Novice Kid

    Wednesday, February 6, 2013 2:01 AM
  • User-525215917 posted

    In my practice WCF comes in when:

    • there are external applications that are not allowed to access data directly
    • data lives in restricted segment of network and only way to access it is through web service
    • there is need for one data access point for application (let's say some apps doesn't support easily using your DAL but they can use easily web services - by example external data support in SharePoint)

    As much as possible I'm trying to avoid using web services until the point where web service is the only way to go.

    Main complexities:

    • using web services means higher need for server resources (you go across process boundaries)
    • you have to write service layer code with additional set of classes that are serializable
    • if web service is heavily used then it needs different scaling than usual web applications

    But again... there are always situations where web services are best solution to use. It depends on how much control you have over applications that use data and if there are client applications that are not under your control or that must work with limited set of data due to some agreements or requirements.

    Wednesday, February 6, 2013 4:14 AM
  • User-545631939 posted

    In my practice WCF comes in when

    Guru DigiMortal,

    Actually my question is not so much about WCF as it is about the class interactions being ok from a design point of view. In place of View, Controller, WCF Proxy and DAL, please read Class A, Class B, Class C and Class D. Is it possible to diagnose a flaw from the interaction as depicted above?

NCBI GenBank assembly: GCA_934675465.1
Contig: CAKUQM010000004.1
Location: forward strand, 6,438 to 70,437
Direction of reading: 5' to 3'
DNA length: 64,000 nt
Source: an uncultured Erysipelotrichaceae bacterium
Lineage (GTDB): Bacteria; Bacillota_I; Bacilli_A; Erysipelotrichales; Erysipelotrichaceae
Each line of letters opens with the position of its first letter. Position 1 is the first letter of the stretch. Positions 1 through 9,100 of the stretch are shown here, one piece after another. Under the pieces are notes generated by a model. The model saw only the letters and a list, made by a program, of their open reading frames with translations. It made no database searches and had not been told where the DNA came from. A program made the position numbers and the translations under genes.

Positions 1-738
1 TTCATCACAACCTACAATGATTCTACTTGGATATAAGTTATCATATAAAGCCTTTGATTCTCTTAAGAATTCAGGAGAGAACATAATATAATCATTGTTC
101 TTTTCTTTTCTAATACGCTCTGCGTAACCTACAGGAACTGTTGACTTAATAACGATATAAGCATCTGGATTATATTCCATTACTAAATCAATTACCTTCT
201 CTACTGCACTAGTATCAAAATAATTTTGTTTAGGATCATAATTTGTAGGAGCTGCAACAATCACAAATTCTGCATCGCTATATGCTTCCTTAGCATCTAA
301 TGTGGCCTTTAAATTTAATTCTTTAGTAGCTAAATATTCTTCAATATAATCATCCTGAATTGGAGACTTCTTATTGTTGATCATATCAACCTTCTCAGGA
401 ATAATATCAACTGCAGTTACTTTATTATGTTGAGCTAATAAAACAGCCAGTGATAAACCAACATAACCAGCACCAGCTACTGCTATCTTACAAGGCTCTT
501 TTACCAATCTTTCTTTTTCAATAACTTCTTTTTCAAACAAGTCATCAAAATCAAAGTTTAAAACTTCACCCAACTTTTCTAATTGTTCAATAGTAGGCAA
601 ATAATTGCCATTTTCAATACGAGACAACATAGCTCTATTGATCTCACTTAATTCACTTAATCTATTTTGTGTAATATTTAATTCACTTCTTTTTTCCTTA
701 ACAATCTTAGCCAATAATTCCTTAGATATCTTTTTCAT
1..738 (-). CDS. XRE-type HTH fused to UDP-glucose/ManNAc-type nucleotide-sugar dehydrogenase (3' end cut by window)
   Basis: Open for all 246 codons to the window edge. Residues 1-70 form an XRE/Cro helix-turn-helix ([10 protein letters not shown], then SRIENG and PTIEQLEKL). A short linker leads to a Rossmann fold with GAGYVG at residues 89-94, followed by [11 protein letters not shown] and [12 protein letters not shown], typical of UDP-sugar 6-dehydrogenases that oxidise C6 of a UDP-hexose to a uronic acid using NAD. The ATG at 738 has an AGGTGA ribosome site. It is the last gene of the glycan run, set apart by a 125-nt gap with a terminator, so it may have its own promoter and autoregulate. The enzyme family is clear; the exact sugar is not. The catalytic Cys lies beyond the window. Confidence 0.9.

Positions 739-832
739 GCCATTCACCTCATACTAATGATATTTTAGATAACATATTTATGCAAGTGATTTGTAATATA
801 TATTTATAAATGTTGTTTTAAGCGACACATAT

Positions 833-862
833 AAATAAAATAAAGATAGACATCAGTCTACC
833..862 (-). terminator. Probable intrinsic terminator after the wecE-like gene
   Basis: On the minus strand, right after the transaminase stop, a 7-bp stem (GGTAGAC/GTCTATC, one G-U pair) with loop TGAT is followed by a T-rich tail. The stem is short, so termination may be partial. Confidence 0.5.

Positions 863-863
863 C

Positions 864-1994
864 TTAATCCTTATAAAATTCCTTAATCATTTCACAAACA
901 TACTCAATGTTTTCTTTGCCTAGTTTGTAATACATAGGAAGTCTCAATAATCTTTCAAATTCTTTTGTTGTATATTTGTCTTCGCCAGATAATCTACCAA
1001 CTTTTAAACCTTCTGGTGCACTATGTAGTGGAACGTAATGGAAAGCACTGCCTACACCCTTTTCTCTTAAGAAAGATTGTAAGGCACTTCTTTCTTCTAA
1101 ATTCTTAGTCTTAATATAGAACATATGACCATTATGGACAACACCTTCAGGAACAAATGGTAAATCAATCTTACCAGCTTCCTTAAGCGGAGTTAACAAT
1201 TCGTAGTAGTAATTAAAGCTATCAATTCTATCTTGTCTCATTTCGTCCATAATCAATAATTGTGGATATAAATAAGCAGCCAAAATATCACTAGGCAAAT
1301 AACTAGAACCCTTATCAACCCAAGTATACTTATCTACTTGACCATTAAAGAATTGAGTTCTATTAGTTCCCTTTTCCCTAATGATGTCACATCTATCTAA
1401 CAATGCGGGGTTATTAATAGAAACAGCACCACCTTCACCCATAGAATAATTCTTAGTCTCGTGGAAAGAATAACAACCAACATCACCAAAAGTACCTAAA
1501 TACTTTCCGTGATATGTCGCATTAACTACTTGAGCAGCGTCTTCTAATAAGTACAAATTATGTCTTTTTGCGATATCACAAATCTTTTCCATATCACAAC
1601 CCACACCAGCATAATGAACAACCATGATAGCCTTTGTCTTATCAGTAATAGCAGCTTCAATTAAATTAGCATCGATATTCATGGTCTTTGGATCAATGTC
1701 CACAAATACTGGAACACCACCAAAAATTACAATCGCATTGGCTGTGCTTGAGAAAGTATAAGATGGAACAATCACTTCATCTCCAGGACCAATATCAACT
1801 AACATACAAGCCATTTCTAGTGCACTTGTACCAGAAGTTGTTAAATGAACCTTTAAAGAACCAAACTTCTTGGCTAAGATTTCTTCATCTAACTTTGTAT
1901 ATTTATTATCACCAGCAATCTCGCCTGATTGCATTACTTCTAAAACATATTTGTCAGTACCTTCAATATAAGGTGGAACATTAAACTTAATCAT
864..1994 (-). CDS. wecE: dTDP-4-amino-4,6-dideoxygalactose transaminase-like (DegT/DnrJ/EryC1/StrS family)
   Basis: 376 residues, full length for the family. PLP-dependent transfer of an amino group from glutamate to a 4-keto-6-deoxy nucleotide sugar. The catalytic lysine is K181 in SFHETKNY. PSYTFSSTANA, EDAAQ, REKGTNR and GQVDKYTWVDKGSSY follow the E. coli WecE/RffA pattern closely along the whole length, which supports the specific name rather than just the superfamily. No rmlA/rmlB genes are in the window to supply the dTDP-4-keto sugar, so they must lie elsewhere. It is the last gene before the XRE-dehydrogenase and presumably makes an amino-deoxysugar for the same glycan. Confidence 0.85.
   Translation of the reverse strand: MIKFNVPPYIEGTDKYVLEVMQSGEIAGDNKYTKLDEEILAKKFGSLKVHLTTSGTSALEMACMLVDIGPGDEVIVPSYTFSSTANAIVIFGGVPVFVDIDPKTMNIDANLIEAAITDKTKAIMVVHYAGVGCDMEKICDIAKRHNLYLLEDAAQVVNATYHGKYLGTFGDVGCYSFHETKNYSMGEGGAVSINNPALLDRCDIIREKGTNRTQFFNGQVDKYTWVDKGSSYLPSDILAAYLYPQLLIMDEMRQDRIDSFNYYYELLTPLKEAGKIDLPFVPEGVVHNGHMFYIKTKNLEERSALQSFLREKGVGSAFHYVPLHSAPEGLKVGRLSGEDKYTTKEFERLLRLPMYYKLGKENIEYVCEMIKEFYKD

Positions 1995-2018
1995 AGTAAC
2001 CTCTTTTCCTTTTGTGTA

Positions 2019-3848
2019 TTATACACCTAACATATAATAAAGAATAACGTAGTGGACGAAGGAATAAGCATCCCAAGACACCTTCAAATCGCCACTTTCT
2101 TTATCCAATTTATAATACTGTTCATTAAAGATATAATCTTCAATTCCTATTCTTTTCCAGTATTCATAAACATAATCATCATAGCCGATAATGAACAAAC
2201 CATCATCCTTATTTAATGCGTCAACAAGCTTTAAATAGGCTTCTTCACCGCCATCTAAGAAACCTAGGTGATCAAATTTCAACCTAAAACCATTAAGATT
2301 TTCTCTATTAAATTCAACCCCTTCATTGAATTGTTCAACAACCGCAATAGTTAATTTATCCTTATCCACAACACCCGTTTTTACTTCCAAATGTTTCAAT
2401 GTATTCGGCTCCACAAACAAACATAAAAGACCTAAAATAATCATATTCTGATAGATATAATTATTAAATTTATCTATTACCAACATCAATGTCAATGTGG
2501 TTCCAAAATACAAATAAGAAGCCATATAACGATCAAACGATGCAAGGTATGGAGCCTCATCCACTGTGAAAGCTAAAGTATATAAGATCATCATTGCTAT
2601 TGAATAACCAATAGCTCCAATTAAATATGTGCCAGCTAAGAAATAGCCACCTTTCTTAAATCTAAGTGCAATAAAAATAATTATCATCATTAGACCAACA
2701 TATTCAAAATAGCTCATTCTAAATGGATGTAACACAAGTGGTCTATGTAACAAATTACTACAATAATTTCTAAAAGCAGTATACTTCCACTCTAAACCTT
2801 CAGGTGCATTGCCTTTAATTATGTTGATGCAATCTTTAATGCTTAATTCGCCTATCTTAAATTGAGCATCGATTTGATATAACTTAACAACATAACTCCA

But nevertheless, thanks a lot for your reply! I greatly appreciate your trying to help me. Your comments on inserting a WCF layer is new knowledge for me and I will keep it in mind whenever I am asked to design a solution.

    Advance thanks to all Gurus who have stopped by and are going to stop by!

    Novice Kid

     

    Wednesday, February 6, 2013 4:30 AM
  • User1109032460 posted

    This diagram is an example that represents millions of web sites and their interactions, with one caveat.

    Does the view really interact with the controller at the beginning?

    In a modern ASP.NET MVC application, this wouldn't happen: the routing infrastructure would locate the Controller and call its ActionMethod, not the View. The Controller would then choose the View, causing its instantiation.

    Other than that, it looks reasonable enough to me.

    One question to raise, though, is whether the design reflects Martin Fowler's TransactionScript pattern. Generally, this is easy to get going with, but tends to weaken over time due to the duplication of code that can occur.

    Wednesday, February 6, 2013 8:22 AM
  • User-525215917 posted

    Does the view really interact with the controller at the beginning?

    This seems weird to me too. Controller should interact with service and after this interaction it should just return view with model that is used in view.

    The kind of interaction between classes like shown in first post is not anything unusual. In the case of three-tier architecture you have following layers:

    • DAL - data access layer (takes care of querying and data persistence)
    • BLL - business logic layer (carries actual business logic using domain classes, in your case it should be WCF)
    • PL - presentation layer (this is actual application with user-interface)

    By example, when user clicks button to save data then click is handled by PL that calls some method of BLL class and this class makes call to DAL. In some cases there can be additional layer called application services layer that isolates domain from applications.

    • Marked as answer by Anonymous Thursday, October 7, 2021 12:00 AM
    Wednesday, February 6, 2013 12:04 PM